In with the new, out with the old: The defining words of 2013
As 2013 tapers off and 'stall speed turns to warp speed', Richard Northedge looks back at the year's defining words – and at others whose day has passed
Tuesday 31 December 2013
No one talks of Plan B nowadays. Like triple dip, it is one of those phrases that new dictionaries should describe as obsolete. Big Society may be heading there too, but 2013 has provided plenty of additions to the English language.
Forward guidance is the new buzzword from the Bank of England governor, Mark Carney, along with escape velocity, an economy's ability to break free from stagnation. The Bank also speculated on negative interest rates. Japan's central bank gave us qualitative easing and China's stimulus was short-term liquidity operations.
The US talk was of tapering. Indeed, hedge funds dubbed the expected month for reducing quantitative easing as "Septaper" before one Federal Reserve president dubbed them "feral hogs".
The Financial Conduct Authority and Prudential Regulatory Authority entered the UK lexicon, replacing the Financial Services Authority. Vince Cable, the Business Secretary, condemned the Bank of England's capital Taliban, whose demands for stronger reserves were curbing lending. The regulatory phrase from Basle was liquidity coverage ratio, and for Argentina an IMF sovereign-debt restructuring mechanism was proposed.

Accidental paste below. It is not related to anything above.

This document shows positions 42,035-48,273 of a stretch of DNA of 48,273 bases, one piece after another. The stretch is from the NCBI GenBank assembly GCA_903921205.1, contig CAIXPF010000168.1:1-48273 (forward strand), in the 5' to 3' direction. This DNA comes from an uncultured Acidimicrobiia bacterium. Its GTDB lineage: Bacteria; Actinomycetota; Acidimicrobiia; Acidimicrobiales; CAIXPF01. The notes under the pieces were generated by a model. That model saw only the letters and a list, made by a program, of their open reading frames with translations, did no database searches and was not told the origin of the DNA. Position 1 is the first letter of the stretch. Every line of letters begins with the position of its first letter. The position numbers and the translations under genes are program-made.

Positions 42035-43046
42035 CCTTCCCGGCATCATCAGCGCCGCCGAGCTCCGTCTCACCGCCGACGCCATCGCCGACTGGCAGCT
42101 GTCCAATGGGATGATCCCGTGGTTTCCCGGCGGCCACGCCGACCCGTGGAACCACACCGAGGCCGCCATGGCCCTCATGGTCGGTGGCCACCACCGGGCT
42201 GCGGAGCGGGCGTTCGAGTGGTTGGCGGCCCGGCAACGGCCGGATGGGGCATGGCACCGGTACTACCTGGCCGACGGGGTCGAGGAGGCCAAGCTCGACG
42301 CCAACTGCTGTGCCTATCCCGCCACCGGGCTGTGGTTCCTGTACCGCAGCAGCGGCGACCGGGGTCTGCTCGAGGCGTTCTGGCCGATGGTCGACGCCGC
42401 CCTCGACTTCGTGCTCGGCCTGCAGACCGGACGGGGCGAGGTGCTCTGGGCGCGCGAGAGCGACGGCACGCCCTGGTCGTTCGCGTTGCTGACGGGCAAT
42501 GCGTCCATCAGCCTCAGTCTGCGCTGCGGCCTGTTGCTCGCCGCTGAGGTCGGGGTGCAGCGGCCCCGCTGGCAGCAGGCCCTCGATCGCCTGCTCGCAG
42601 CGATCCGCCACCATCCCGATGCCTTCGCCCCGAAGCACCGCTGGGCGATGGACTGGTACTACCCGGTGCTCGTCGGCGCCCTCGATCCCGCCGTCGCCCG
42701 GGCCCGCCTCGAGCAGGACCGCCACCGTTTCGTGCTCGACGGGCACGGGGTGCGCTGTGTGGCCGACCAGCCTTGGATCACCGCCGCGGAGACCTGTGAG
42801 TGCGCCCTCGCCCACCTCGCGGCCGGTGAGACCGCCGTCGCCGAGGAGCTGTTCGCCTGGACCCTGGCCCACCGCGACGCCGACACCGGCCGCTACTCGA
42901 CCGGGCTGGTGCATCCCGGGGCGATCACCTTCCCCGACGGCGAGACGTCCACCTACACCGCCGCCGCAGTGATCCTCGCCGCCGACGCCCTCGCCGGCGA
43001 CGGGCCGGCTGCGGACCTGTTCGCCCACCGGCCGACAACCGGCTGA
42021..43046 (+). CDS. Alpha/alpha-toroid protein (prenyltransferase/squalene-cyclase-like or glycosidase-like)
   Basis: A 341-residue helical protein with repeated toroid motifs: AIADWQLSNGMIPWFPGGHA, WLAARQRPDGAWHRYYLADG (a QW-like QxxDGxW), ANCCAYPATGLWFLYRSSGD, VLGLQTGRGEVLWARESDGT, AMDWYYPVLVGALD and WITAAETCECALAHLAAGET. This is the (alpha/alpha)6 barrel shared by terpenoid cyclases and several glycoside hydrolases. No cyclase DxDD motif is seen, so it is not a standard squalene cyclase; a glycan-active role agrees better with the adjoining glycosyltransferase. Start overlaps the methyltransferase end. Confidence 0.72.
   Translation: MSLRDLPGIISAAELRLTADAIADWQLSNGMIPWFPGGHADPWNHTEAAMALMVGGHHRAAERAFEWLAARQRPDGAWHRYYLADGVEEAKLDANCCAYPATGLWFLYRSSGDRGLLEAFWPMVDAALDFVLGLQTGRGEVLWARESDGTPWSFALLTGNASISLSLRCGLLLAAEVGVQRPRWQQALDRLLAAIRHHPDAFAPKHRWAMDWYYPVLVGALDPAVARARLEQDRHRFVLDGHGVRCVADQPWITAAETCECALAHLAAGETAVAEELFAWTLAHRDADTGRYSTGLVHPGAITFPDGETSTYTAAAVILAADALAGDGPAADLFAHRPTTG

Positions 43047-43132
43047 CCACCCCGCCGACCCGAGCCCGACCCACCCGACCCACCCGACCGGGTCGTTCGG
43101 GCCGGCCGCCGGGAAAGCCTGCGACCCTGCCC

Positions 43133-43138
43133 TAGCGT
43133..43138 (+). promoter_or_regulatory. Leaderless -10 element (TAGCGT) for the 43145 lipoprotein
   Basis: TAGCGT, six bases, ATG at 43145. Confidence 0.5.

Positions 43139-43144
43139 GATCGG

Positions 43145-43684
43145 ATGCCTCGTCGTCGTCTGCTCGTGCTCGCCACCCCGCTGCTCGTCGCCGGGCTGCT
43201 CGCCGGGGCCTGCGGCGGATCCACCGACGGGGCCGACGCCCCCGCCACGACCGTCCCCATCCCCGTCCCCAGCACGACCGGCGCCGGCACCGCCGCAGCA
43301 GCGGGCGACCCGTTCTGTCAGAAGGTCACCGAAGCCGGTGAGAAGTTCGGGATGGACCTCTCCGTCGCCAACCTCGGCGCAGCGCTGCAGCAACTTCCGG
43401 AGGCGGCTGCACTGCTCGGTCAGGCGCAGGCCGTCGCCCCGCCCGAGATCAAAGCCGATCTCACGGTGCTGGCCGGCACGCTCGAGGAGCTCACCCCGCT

Cyprus became the first bailed-in rescue – followed by Britain's Co-op. The Credit Suisse and Barclays wipe-out bonds – contingent convertibles, or cocos – mean investors know their haircut terms in advance. UK banks face an electronic ring fence to protect retail savers from casino banking – though the Civil Service quickly banned the term.
One US dealing desk was dubbed Treasure Island by brokers guilty of Libor-fixing. "Sheep" were the banks copying the made-up rates. Alleged currency fixers called themselves The Mafia, The Sterling Lads and The Cartel.
Project Mango was Rich Ricci's name for the operation to thin down Barclays investment bank before he thinned himself out. Barclays introduced a regime of Respect, Integrity, Service, Excellence and Stewardship – best not shortened to Rises when pay remains under fire. HSBC's euphemism was to "demise" 942 jobs.
Lloyds can finally stop referring to Project Verde now that the 630 branches have been rebranded as TSB. Lloyds' shares rose above the "fiscal in-price" at which the state can sell at a profit.